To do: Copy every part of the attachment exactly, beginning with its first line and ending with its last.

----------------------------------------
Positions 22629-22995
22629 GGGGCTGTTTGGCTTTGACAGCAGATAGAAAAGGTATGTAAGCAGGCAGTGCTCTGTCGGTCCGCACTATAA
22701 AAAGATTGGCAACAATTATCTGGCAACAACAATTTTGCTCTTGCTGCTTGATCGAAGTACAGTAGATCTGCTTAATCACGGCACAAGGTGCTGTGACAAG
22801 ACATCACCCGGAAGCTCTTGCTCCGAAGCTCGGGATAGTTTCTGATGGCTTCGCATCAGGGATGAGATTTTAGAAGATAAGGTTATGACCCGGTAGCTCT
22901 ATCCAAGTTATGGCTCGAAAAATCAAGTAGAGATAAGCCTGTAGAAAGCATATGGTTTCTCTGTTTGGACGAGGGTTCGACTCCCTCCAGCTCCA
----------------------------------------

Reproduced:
Positions 22629-22995
22629 GGGGCTGTTTGGCTTTGACAGCAGATAGAAAAGGTATGTAAGCAGGCAGTGCTCTGTCGGTCCGCACTATAA
22701 AAAGATTGGCAACAATTATCTGGCAACAACAATTTTGCTCTTGCTGCTTGATCGAAGTACAGTAGATCTGCTTAATCACGGCACAAGGTGCTGTGACAAG
22801 ACATCACCCGGAAGCTCTTGCTCCGAAGCTCGGGATAGTTTCTGATGGCTTCGCATCAGGGATGAGATTTTAGAAGATAAGGTTATGACCCGGTAGCTCT
22901 ATCCAAGTTATGGCTCGAAAAATCAAGTAGAGATAAGCCTGTAGAAAGCATATGGTTTCTCTGTTTGGACGAGGGTTCGACTCCCTCCAGCTCCA